Ex pede Herculem

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The Artist Moved to Despair by the Grandeur of Antique Fragments, chalk and sepia drawing by Henry Fuseli, 1778-79

Ex pede Herculem, "from his foot, [we can measure] Hercules", is a maxim of proportionality inspired by an experiment attributed to Pythagoras. According to Aulus Gellius' Noctes Atticae:

"The philosopher Pythagoras reasoned sagaciously and acutely in determining and measuring the hero's superiority in size and stature. For since it was generally agreed that Hercules paced off the racecourse of the stadium at Pisae, near the temple of Olympian Zeus, and made it six hundred feet long, and since other courses in the land of Greece, constructed later by other men, were indeed six hundred feet in length, but yet were somewhat shorter than that at Olympia, he readily concluded by a process of comparison that the measured length of Hercules' foot was greater than that of other men in the same proportion as the course at Olympia was longer than the other stadia. Then, having ascertained the size of Hercules' foot, he made a calculation of the bodily height suited to that measure, based upon the natural proportion of all parts of the body, and thus arrived at the logical conclusion that Hercules was as much taller than other men as the race course at Olympia exceeded the others that had been constructed with the same number of feet." (translated by John C. Rolfe of the University of Pennsylvania for the Loeb Classical Library, 1927)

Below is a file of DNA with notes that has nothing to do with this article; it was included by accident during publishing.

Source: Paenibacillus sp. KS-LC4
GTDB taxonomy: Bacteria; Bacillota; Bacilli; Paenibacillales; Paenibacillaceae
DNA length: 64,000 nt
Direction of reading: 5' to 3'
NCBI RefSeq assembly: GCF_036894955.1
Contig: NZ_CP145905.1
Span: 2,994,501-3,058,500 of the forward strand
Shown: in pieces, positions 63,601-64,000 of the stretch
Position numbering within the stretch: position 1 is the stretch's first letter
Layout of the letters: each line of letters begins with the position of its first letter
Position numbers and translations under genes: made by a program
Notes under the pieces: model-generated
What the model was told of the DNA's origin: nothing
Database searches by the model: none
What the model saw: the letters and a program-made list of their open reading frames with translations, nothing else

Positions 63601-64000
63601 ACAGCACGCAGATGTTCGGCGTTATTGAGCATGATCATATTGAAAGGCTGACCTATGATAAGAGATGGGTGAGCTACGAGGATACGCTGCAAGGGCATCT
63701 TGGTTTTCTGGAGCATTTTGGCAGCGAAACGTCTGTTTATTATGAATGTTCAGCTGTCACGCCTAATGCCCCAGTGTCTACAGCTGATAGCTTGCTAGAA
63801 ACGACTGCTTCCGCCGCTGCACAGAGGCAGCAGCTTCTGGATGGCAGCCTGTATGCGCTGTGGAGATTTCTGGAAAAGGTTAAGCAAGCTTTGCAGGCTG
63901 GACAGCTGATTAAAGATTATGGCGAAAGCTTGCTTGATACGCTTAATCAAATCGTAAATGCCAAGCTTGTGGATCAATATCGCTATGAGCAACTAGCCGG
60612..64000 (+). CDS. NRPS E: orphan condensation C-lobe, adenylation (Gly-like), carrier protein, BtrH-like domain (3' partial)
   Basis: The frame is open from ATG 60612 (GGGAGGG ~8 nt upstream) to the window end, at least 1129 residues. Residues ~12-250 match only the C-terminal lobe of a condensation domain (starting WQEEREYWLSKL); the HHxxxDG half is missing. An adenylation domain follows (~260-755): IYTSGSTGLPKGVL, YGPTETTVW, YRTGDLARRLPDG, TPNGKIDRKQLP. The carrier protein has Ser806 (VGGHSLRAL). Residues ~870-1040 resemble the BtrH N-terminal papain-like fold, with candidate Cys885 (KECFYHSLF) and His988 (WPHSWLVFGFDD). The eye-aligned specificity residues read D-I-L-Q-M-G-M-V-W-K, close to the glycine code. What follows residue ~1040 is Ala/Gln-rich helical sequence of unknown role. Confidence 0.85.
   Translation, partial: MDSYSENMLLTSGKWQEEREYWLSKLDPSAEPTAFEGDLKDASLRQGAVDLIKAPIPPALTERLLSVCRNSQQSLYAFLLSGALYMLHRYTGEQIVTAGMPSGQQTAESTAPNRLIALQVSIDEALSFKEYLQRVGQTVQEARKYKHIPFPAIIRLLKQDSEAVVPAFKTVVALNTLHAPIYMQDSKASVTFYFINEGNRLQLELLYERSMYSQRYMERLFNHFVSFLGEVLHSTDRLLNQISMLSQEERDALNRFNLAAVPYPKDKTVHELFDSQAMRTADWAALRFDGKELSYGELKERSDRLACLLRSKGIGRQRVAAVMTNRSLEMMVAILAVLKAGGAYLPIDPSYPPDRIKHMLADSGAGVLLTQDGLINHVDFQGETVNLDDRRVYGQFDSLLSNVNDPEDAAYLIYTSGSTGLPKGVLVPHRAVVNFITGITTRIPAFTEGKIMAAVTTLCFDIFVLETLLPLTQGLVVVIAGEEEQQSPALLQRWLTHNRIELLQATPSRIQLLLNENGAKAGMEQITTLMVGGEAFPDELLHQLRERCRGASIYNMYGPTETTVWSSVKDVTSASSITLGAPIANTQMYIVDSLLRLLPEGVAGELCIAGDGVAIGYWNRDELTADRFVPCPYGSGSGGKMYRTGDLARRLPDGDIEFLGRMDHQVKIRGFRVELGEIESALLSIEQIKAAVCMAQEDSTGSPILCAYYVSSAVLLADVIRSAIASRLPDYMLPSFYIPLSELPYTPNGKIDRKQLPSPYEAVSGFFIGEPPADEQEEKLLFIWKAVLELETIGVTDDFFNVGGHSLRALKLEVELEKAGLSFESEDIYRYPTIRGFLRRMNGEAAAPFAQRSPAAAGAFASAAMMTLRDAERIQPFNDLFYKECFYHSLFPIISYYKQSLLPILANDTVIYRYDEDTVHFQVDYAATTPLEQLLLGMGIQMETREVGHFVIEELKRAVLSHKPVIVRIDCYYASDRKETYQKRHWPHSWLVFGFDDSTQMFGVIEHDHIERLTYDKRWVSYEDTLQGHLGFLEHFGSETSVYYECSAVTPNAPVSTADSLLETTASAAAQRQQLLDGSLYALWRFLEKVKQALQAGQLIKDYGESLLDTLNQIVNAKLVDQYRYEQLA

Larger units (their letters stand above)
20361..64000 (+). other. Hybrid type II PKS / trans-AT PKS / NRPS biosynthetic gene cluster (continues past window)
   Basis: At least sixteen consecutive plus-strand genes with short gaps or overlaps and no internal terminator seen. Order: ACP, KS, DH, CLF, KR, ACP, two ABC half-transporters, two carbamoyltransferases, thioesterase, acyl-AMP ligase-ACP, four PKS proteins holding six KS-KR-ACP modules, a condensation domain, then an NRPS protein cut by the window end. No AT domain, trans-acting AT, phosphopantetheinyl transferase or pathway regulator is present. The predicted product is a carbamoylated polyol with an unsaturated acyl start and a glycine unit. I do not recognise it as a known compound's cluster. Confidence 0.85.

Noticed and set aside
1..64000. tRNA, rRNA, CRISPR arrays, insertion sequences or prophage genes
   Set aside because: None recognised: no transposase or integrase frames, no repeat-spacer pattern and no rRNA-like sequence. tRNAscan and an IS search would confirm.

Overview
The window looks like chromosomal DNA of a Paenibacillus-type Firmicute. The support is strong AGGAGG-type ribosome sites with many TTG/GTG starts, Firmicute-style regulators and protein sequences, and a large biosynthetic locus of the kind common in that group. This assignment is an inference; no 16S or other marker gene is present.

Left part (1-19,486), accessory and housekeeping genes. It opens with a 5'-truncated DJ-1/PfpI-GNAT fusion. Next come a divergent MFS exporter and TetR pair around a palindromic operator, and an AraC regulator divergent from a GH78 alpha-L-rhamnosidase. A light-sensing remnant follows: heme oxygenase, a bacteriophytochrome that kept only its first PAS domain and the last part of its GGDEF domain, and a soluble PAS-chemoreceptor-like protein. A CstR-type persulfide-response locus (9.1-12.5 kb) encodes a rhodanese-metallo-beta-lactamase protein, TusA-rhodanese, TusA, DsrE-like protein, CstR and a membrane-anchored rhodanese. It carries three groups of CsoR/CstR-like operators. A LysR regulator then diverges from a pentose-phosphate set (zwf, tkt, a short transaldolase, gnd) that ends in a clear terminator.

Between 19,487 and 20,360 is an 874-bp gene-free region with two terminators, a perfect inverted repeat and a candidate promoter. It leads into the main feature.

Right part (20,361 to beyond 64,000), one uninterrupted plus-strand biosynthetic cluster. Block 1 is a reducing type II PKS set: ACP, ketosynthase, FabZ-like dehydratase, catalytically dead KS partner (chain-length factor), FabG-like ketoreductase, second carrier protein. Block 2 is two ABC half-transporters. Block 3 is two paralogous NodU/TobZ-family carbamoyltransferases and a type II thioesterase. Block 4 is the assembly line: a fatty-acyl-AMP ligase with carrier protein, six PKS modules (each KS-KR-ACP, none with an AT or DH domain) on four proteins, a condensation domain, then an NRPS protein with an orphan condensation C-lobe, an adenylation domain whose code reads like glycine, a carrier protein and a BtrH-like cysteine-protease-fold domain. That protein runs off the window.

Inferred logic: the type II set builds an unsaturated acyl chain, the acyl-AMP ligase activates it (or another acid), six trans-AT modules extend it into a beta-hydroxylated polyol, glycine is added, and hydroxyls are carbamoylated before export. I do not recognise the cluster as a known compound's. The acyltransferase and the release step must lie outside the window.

In other words, one can extrapolate the whole from the part. Ex ungue leonem, "from its claw [we can know] the lion," is a similar phrase, noted in Benet's Reader's Encyclopedia 1948.

The principle was raised to an axiom of biology by D'Arcy Wentworth Thompson, in On Growth and Form, 1917; it has found dependable use in paleontology, where the measurements of a fossil jawbone or a single vertebra, offer a close approximation of the size of a long-extinct animal, in cases where comparable animals are already known. The studies of proportionality in biology are pursued in the fields of morphogenesis, biophysics and biostatistics.

An actual foot of Heracles, though carved in marble, was purchased by the 4th Earl of Aberdeen as a young man on the Grand Tour. Muriel Evelyn Chamberlain's biography (1983, p. 420) notes "Aberdeen did apparently secure one relic of the Parthenon, a foot of Hercules from one of the metopes. It is mentioned among the goods he shipped home but has unfortunately disappeared."

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